Editorial: This is Trump – now let’s vote

Friday, October 21, 2016

The bottom fell out of Republican Donald Trump’s sagging campaign at Wednesday night’s presidential debate when he refused to say – twice – whether he would accept the results of the Nov. 8 election. “I will tell you at the time,” Trump told the moderator, Chris Wallace. And like the good showman he is, Trump added, “I’ll keep you in suspense.”

On Thursday, as if this was a joke, he said he’d accept the results, “if I win.”

It is wrong for any candidate for president to toy with our nation’s confidence in fundamental tenets of our democracy – free and fair elections and the peaceful transfer of power. We believe Trump has cemented what should be obvious by now – that he is totally unfit to be president of the United States. He is not even fit to lose the presidential race.

With the polls showing he will be defeated by his Democratic challenger, former secretary of state Hillary Clinton, Trump ramped up his loser’s strategy, claiming that the system is rigged against him and that the media is out to get him. Without a shred of evidence, Trump has charged there is widespread voter fraud.

Trump stokes his cheating charge with racial overtones telling his supporters to monitor cities like Philadelphia, Chicago and St. Louis. This is the cynical art of voter suppression. It is a challenge to the integrity of our elections that must be flatly rejected – especially by Republicans who still stand by Trump.

In Trumpworld, the blame goes on. He says Clinton and her “sleazy” campaign got nine women to come forward and accuse him of unwanted sexual advances, which he said are lies. These women had “their 10 minutes of fame,” he said. Trump, of course, is entitled to his denial, but that defense is insulting to every woman who has stood up to unwanted advances from a powerful man.

Trump and his surrogates whine that the media doesn’t want to talk about the issues, when in fact both candidates have faced endless – often unfavorable – scrutiny in print, on television and online. Some suspect Trump is simply laying groundwork for his own post-election TV network. Just 30 minutes before the debate, the New York Times reported, Trump posted a live broadcast on his Facebook page that looked like a “sneak preview,” complete with interviews and graphics.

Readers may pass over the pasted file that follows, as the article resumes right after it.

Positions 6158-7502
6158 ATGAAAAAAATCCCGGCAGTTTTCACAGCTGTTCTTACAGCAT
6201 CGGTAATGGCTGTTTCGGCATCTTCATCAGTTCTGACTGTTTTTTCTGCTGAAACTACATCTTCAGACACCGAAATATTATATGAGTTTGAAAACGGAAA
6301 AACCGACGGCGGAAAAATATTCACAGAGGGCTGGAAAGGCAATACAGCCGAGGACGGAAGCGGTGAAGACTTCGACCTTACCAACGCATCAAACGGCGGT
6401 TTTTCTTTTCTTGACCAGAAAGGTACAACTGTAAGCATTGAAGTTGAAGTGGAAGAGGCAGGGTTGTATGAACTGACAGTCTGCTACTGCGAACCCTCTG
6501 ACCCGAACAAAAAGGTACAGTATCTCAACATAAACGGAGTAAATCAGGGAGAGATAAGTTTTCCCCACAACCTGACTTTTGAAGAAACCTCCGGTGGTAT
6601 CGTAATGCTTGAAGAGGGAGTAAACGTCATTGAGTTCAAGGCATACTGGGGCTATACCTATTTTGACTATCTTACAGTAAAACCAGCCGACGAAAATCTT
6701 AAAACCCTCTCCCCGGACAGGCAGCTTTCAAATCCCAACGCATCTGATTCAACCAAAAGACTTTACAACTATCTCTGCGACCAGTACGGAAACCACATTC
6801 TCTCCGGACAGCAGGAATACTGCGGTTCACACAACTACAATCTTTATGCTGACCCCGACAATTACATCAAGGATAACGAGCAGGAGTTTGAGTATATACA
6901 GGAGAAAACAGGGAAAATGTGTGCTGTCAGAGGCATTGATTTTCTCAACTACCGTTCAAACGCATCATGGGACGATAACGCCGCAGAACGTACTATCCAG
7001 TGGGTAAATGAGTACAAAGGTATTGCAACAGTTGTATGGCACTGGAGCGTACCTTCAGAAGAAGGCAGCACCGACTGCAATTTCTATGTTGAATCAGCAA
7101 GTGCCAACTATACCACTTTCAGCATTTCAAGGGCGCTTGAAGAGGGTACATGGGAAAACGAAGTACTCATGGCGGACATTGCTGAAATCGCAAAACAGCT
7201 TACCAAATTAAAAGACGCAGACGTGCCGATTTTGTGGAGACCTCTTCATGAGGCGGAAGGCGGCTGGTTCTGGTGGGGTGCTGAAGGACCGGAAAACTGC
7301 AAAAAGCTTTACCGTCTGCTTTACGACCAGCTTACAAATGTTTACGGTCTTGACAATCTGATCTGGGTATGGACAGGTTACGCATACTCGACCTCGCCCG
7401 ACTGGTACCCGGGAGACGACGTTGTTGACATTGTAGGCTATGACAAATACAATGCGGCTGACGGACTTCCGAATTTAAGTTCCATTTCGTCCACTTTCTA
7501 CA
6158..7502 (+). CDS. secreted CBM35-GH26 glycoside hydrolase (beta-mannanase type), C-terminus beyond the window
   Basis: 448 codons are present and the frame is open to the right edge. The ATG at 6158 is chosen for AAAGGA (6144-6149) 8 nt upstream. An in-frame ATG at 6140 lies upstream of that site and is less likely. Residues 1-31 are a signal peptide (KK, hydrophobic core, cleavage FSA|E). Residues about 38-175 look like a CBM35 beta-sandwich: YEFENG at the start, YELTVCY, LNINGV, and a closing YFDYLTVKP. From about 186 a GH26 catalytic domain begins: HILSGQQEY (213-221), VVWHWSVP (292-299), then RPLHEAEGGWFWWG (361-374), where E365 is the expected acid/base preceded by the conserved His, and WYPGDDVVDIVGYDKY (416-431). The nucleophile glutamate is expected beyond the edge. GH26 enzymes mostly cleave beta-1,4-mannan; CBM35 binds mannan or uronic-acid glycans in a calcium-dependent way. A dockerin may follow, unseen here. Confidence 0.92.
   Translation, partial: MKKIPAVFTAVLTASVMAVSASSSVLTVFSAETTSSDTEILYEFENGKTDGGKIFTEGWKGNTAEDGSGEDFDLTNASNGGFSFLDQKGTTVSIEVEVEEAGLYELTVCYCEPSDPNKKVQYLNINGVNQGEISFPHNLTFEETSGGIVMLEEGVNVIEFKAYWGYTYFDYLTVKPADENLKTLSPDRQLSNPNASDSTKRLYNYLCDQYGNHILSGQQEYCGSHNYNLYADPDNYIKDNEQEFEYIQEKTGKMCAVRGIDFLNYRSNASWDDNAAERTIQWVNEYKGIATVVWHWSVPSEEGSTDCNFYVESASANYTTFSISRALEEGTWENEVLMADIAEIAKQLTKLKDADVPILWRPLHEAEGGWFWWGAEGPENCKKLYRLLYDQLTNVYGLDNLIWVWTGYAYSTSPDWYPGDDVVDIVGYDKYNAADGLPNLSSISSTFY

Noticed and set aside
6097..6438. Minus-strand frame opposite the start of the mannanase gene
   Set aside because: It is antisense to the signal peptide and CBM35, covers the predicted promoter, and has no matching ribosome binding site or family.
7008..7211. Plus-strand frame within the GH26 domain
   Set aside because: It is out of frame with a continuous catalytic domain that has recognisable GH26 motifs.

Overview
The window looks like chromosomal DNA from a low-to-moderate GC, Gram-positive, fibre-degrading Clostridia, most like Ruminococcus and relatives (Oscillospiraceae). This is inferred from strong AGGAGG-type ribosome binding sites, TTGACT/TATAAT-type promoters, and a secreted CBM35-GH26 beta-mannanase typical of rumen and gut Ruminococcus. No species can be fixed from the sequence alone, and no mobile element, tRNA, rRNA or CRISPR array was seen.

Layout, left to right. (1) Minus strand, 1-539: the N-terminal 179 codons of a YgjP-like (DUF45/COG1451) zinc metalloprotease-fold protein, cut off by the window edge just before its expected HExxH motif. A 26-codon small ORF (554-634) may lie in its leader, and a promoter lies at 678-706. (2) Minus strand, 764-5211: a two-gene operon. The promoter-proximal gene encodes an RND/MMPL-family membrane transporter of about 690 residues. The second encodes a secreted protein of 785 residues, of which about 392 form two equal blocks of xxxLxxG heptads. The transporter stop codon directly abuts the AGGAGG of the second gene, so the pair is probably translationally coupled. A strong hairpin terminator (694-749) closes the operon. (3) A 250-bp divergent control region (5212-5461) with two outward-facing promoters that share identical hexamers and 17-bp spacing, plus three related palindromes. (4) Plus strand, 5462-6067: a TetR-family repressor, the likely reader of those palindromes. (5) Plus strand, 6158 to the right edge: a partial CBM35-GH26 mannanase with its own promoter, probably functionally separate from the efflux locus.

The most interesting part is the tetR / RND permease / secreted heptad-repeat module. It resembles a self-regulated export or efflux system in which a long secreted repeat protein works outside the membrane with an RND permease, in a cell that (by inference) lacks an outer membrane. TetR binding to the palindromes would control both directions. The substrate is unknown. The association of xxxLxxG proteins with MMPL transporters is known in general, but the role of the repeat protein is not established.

There were other important exchanges during this third and final debate.

Trump said he would appoint “pro-life” members to the U.S. Supreme Court, which he said would “automatically” result in the reversal of Roe v. Wade, which established abortion rights. Clinton reinforced her commitment to defend “women’s rights to make their own health care decisions.”

When Clinton was questioned about a speech posted by WikiLeaks, she countered that 17 civilian and military intelligence experts have confirmed that the Russian government has hacked American websites and passed the information to WikiLeaks to influence the outcome of the election. Trump said he would “condemn” such interference by any country, but then went on to laud Russian leader Vladimir Putin, whom he said has outsmarted Clinton – and President Obama – at every turn. His willingness to undercut our government’s leaders is dangerous.

Clinton said she would raise taxes on wealthy Americans to shore up Social Security – increases that would hit her and Trump unless he figures out a way get out of it. Trump has refused to release his own tax returns, and, according to available records, may not have paid federal taxes in 18 years.

“Such a nasty woman,” Trump interrupted, leaning into the microphone as if he was gossiping with the audience. We point to Clinton’s observation earlier in the debate: “Donald thinks belittling women makes him bigger . . . that’s who Donald is.”

These debates have been tense, and revealing. It will be a relief to finally vote, for Hillary Clinton, as part of an honorable and trustworthy process.